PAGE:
I want to please God. I want to be a better Christian, but I often aim to accomplish it at His expense. “Checklist, please,” I say, hand outstretched. I mean well, but underneath the good intentions lies a not-so honorable desire for proof that I’ve done well. A need to have the checklist in my back pocket so that, if necessary, I can pull it out and confirm that I’m everything I’m supposed to be.
But relationship isn’t checklist-centered. It’s heart-given. The act of extracting something of myself to give to the object of my affection is the nature of love. It’s the spontaneous, hand-picked flowers clutched in a child’s fist. Not a requirement, but an offering. It’s the folded laundry. Not a chore but a service. It’s time spent in conversation. Not a duty but an honor. It’s centered in the crucifixion. God doing what He didn’t need for those of us who did need it.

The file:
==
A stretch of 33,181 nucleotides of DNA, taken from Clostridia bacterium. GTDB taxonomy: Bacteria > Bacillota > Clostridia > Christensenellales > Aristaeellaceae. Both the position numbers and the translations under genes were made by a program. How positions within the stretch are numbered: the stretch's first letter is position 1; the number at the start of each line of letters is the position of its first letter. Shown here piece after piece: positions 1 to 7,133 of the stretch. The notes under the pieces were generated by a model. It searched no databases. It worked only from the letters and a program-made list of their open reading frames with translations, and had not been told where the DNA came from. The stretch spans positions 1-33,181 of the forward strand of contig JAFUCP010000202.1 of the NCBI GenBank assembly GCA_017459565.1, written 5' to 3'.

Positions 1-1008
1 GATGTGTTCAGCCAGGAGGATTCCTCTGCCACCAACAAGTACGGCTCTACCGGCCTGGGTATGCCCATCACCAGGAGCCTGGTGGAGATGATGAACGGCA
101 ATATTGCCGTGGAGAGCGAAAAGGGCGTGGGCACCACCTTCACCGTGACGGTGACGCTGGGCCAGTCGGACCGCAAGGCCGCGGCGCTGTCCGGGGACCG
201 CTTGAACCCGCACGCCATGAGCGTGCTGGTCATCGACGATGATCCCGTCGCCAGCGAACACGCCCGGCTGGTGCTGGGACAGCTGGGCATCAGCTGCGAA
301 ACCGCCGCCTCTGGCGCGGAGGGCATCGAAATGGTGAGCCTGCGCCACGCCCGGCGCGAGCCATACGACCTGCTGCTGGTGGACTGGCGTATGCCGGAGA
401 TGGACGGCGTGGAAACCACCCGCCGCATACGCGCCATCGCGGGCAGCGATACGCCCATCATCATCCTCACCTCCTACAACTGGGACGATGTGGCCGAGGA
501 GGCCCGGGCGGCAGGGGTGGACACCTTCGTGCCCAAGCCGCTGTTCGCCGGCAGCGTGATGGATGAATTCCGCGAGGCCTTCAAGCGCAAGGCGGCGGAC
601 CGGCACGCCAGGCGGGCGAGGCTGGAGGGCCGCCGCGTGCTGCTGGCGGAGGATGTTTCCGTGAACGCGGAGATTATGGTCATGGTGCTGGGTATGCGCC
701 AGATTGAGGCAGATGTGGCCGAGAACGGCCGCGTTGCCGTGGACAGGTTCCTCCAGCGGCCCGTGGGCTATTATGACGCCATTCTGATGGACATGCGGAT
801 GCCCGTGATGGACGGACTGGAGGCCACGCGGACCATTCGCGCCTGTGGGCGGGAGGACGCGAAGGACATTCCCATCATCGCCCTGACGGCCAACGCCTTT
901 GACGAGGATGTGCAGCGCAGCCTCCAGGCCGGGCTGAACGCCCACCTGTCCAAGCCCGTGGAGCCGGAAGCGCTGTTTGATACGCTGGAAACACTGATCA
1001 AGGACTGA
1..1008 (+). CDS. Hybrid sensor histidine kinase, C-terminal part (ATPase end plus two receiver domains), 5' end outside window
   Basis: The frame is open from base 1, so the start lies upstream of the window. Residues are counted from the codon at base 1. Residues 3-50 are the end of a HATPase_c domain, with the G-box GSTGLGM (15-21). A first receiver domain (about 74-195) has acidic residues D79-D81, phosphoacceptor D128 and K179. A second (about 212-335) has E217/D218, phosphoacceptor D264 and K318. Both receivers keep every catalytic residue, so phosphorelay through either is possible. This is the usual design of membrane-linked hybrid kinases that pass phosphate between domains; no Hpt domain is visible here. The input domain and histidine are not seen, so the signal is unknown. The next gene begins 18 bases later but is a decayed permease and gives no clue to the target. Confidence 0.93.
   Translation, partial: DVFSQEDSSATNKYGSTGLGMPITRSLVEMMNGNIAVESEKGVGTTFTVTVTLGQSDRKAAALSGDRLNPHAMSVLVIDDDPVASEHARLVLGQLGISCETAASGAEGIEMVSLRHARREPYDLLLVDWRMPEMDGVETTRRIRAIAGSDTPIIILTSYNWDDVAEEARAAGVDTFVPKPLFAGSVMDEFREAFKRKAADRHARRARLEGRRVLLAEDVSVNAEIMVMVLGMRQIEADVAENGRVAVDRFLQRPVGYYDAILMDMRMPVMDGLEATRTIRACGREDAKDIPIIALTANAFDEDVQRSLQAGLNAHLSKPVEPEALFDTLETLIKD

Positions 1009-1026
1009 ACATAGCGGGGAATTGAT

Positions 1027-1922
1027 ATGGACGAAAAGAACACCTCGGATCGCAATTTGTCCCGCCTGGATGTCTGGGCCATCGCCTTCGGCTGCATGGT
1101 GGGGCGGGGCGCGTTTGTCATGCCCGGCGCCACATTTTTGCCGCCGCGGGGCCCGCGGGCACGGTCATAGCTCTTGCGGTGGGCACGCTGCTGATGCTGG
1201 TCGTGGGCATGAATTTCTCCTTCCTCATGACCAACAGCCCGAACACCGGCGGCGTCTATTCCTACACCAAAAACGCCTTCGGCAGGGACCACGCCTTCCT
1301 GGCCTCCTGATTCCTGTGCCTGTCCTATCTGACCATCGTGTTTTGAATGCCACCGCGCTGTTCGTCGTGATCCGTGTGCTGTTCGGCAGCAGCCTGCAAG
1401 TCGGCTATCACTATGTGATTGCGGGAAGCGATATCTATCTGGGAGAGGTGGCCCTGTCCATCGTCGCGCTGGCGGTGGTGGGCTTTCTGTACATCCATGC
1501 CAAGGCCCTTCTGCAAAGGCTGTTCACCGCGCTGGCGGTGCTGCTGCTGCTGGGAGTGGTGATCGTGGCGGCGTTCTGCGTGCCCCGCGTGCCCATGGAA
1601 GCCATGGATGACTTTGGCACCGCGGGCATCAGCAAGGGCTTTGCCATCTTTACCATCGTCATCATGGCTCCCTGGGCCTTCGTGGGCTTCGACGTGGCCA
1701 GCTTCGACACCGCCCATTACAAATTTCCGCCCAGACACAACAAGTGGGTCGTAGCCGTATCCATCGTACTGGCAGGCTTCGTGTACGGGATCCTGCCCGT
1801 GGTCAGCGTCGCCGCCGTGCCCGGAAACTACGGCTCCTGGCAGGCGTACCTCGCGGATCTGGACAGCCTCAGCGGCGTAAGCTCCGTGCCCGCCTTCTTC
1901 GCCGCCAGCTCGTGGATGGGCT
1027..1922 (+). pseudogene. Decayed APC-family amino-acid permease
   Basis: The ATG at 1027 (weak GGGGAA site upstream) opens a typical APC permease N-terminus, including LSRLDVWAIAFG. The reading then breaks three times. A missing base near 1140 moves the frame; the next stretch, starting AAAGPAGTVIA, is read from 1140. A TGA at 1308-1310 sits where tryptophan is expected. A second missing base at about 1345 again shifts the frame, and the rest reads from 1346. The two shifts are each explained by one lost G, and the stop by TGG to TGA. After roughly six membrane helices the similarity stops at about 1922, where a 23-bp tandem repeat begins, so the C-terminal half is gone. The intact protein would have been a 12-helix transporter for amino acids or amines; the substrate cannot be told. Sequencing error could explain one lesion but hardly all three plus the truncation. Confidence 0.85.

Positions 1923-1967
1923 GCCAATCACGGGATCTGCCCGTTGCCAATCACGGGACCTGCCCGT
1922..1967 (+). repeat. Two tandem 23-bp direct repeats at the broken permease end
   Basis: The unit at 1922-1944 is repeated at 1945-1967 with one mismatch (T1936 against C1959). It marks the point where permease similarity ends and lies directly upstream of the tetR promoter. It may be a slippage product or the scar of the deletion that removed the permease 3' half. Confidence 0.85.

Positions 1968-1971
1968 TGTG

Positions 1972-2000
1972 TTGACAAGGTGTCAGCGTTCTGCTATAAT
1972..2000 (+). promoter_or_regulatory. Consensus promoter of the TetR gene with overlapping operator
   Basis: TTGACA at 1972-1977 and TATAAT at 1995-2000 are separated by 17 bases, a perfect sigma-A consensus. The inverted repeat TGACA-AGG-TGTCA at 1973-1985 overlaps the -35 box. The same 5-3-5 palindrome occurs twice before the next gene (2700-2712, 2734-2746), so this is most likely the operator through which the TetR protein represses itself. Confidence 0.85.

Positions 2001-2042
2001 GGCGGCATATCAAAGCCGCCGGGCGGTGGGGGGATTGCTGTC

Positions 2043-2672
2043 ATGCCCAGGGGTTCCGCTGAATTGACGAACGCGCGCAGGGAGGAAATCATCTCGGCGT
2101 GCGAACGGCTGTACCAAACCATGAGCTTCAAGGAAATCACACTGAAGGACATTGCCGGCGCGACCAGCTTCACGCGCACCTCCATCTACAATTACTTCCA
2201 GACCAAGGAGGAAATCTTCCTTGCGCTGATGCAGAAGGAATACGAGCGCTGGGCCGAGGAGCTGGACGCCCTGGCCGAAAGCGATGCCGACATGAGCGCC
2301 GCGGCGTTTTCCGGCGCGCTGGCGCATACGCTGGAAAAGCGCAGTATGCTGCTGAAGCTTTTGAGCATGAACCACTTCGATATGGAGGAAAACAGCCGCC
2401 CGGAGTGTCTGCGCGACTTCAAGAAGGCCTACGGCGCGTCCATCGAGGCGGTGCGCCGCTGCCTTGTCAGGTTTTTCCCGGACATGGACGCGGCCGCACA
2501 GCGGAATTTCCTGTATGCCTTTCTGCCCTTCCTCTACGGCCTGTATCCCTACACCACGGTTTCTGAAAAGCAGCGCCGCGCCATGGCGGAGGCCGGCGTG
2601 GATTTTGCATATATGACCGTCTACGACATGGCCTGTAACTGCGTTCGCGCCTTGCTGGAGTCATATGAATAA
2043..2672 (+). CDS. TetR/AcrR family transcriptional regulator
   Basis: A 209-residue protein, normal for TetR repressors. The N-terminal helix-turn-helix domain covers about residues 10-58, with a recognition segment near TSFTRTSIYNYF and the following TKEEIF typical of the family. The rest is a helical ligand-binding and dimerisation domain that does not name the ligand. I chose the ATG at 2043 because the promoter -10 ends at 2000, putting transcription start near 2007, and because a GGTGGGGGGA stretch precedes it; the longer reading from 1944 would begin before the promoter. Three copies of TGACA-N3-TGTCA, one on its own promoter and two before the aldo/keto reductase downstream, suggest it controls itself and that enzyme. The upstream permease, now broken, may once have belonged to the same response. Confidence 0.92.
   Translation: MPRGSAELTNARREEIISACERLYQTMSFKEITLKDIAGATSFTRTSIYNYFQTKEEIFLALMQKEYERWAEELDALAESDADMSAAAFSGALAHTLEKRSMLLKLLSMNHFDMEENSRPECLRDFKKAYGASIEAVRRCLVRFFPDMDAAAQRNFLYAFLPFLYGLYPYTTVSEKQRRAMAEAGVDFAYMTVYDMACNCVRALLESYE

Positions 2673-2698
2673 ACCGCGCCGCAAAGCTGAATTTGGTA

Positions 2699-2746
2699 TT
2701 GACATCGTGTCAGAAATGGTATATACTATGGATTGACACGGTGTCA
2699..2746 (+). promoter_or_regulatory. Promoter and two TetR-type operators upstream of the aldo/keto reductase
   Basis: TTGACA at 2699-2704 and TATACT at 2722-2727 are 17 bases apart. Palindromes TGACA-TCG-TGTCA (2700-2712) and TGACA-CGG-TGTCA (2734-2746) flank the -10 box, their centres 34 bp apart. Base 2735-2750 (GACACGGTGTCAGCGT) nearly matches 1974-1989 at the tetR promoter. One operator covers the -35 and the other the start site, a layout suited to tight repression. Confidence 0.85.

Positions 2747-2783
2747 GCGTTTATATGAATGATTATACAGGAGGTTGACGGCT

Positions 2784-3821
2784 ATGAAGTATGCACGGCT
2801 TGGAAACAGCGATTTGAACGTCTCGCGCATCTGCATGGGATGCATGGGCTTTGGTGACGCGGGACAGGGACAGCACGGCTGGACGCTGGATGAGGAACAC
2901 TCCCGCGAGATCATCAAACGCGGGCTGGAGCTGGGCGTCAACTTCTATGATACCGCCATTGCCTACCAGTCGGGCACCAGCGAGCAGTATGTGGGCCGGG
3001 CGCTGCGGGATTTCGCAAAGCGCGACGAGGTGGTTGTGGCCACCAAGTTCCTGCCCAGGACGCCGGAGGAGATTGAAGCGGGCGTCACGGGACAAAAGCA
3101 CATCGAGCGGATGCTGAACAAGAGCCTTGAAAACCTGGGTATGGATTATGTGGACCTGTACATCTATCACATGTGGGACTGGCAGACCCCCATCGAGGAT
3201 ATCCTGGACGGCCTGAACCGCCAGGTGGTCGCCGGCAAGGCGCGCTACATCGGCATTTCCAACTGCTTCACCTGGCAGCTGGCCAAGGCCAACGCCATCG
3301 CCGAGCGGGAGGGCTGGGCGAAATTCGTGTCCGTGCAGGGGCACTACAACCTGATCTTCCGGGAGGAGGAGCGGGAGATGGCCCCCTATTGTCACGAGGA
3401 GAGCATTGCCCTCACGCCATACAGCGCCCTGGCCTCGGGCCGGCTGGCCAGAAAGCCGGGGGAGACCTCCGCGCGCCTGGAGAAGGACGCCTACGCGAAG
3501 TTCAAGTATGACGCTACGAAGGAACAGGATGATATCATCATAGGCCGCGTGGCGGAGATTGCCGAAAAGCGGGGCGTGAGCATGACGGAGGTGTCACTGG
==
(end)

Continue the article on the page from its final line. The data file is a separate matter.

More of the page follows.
When I ask God what He wants me to dooooooo, He replies like my husband does. “Just love me.” No checklist. No evaluation that says, “needs improvement.” Just a simple reply that’s up to me to live out. I do it best when I study Him then dig deep into myself for an offering. It’s not always easy to find the fresh, but it doesn’t always have to be. Sometimes, it’s reviving the forgotten that restores the twinkle in the eye. Sometimes, it’s putting a spin on the familiar. Sometimes, it is, indeed, the untried with its vulnerabilities. And sometimes, it can be a costly demonstration that comes with twinges of pain. Love and how it is expressed is limitless. Whether it is communicated through the simple, the spontaneous, or the sacrificial, love will always be selfless because love is the gift of the giver. Love is the giving of me.
Tip/tidbit: How do you choose to show God and others that you love them? How do you give yourself to demonstrate that love?